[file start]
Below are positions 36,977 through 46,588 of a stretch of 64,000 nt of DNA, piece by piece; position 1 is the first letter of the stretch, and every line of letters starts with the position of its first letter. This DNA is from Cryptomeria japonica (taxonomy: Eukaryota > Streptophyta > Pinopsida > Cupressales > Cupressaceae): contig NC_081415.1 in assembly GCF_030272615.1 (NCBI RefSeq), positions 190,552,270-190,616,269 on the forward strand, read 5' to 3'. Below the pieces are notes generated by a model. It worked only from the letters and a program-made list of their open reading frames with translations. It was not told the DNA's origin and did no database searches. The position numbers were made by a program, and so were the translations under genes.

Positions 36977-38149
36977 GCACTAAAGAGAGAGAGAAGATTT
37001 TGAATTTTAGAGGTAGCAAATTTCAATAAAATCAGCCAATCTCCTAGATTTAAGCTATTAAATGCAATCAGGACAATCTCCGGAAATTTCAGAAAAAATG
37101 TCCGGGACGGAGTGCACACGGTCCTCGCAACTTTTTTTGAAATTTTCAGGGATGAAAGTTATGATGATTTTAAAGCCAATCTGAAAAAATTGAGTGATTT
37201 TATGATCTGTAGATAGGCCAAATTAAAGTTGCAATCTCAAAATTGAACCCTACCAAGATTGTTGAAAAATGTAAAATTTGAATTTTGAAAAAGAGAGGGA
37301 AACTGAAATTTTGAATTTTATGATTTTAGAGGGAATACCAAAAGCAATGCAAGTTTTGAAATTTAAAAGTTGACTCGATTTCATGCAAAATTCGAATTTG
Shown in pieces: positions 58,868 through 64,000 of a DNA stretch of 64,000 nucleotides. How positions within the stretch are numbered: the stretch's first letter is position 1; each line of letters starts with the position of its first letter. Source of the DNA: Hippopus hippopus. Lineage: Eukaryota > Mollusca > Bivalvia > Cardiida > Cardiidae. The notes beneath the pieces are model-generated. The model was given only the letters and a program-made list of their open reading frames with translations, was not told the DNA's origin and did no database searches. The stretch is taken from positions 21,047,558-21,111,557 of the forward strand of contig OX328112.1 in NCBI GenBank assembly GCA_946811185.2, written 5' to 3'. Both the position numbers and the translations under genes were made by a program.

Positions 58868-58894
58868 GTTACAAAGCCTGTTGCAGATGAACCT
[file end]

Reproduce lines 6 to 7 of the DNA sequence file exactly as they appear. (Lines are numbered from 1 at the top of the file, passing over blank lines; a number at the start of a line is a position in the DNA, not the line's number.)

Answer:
37201 TATGATCTGTAGATAGGCCAAATTAAAGTTGCAATCTCAAAATTGAACCCTACCAAGATTGTTGAAAAATGTAAAATTTGAATTTTGAAAAAGAGAGGGA
37301 AACTGAAATTTTGAATTTTATGATTTTAGAGGGAATACCAAAAGCAATGCAAGTTTTGAAATTTAAAAGTTGACTCGATTTCATGCAAAATTCGAATTTG